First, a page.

2012 SkS Weekly Digest #35
Posted on 3 September 2012 by John Hartz
As befitting an article about a milestone event in the Earth's rapidly changing climate system, Neven's Why Arctic sea ice shouldn't leave anyone cold generated the most comments of the articles posted this past week. Coming in a close second is Dana's Matt Ridley - Wired for Lukewarm Catastrophe. Dana's Realistically What Might the Future Climate Look Like? rounded out the top three.
Toon of the Week
Quote of the Week
"We must acknowledge that the debate over climate change, like almost all environmental issues, is a debate over culture, worldviews, and ideology." - Andrew J. Hoffman
Excluding SkS, Wikepedia, and the IPCC, what websites do you frequent in order to learn more about the science of climate change?
Anouncement of the Week
The American Meteorological Society released an updated Statement on Climate Change (also available here in pdf form), replacing the 2007 version that was in effect. The statement provides a brief overview of how and why global climate has changed in recent decades and will continue to change in the future. It is based on the peer-reviewed scientific literature and is consistent with the majority of current scientific understanding as expressed in assessments and reports from the Intergovernmental Panel on Climate Change, the U.S. National Academy of Sciences, and the U.S. Global Change Research Program.
- Extreme downpours on the rise in Rhode Island, says report by Stephanie Turaj, Block Island times, Aug 26, 2012
- Media Advisory: Arctic sea ice breaks lowest extent on record, US National Snow and Ice Data Center (NSIDC), Aug 27, 2012
- Bark Beetles Take Advantage of Global Warming by Kara Rogers, Facts Matter, Encyclopaedia Britannica Blog, Aug 27, 2012
- For Peat’s Sake: Record Temperatures And Wildfires In Eastern Russia Drive Amplifying Carbon-Cycle Feedback , Climate Progress, Aug 31, 2012
- Kashmir’s Melting Glaciers May Cut Ice With Sceptics by Athar Parvaiz, Inter Press Service (IPS) News Agency, Aug 31, 2012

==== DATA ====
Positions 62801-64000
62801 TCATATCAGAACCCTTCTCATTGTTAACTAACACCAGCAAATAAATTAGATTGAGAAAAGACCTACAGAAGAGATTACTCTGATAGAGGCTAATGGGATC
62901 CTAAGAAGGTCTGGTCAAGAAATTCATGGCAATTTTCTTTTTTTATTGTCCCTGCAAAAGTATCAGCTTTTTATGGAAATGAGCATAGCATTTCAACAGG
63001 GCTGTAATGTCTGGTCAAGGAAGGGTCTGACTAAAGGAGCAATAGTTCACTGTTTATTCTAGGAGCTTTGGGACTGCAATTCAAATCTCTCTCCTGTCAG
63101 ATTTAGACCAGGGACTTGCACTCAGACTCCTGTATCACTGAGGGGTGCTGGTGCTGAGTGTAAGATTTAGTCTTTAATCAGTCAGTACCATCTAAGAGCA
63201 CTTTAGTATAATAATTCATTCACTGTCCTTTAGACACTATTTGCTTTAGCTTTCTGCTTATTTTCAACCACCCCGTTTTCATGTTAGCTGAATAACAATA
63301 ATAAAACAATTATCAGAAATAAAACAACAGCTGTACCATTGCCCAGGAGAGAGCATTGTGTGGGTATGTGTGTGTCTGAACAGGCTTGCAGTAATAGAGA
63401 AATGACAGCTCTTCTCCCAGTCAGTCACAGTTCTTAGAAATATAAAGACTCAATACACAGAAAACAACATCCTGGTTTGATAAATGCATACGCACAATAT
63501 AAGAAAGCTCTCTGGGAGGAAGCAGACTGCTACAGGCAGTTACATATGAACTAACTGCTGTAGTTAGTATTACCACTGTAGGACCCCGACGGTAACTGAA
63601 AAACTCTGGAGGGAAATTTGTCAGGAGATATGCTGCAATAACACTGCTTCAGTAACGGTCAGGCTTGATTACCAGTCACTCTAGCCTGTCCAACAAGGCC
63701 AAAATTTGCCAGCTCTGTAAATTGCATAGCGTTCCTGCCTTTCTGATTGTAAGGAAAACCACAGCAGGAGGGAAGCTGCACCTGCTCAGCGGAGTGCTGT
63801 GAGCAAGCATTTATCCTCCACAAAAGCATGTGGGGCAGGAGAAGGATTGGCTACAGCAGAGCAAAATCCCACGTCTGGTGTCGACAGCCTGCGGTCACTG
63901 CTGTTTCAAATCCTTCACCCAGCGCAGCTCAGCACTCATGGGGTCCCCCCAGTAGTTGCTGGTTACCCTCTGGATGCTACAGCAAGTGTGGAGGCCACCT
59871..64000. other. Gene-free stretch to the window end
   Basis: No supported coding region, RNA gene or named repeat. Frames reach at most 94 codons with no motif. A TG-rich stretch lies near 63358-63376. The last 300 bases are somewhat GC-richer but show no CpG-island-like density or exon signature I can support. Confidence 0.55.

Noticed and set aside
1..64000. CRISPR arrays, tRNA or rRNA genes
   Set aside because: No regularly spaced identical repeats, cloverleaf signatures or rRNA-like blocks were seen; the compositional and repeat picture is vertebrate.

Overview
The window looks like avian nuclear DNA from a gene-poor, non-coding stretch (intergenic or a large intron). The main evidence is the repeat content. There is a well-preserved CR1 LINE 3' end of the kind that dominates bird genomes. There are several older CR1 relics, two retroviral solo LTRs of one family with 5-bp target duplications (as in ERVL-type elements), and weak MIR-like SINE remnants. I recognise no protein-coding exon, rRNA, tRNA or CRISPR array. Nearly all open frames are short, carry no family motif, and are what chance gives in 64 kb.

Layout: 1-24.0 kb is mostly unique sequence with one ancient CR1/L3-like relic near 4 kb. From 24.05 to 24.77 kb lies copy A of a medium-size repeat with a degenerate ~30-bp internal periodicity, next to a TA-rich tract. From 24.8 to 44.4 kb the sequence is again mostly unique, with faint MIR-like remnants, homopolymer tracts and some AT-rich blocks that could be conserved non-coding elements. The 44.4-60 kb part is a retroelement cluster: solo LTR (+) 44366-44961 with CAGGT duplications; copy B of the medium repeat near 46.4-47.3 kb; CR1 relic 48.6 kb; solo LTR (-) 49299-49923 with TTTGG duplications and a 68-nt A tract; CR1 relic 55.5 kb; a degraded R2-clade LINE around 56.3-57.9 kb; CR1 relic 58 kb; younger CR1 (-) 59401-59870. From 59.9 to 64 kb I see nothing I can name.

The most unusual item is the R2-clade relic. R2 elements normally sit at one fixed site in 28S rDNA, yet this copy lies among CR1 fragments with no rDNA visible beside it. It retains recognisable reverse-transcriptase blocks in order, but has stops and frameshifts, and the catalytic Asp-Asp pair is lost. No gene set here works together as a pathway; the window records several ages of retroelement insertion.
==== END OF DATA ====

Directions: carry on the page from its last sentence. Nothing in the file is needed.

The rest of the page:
- Heart Of The Arctic: A Dispatch From Ground Zero For Climate Change (PHOTOS) by Ralph Lee Hopkins, The Huffington Post, Sep 1, 2012
- That Sinking Feeling by David Dudenhoefer, Indian Country Today Media Network, Sep 1, 2012
Blog Post of the Week
- How Can Islam Help Us Tackle Climate Change? by Arwa Aburawa, e-International relations, Aug 24, 2012
The Week in Review
- Potential methane reservoirs beneath Antarctica by John Hartz
- Arctic Sea Ice Extent: We're gonna need a bigger graph by Daniel Bailey
- Realistically What Might the Future Climate Look Like? by Dana
- Will the Wet Get Wetter and the Dry Drier? by Rob Painting
- Matt Ridley - Wired for Lukewarm Catastrophe by Dana
- New research from last week 34/2012 Ari Jokimäki
- Arctic sea ice breaks lowest extent on record by John Hartz
- Why Arctic sea ice shouldn't leave anyone cold by Neven
- New research from last week 35/2012 (Ari Jokimäki)
- Obama, Romney, and Various National Climate Policies Around the Globe (Dana)
- Online map shows over 100 years of local US weather (simonf)
- Record Arctic Sea Ice Melt to Levels Unseen in Millennia (Dana)
- Climate Change and the Weightier Matters: a Christian view on global warming (John Cook)
- Going Up the Down Escalator (Dana)
- Skeptic Magazine vs. Heartland and Monckton Cherry-picked Denialism (AlexC and Dana)
- Doffing the cryosphere cap: a new source of Arctic methane? (Andy S)
SkS in the News
Daniel Bailey's Arctic Sea Ice Extent: We're gonna need a bigger graph was re-posted on Climate Progress, as was Dana's Realistically What Might the Future Climate Look Like?.
AKSYON KLIMA PILIPINAS, or simply Aksyon Klima, is a dynamic and fast-evolving network of civil society organizations (CSO’s) in the Philippines that banded together to grapple more effectively with the serious threats posed by the global climate crisis on our highly vulnerable country and people. Although member organizations carry diverse perspectives and separate agendas for social, political, economic or environmental development, they share a common recognition that climate change is an urgent cross-cutting issue and work collectively to address climate concerns at various levels and in various arenas.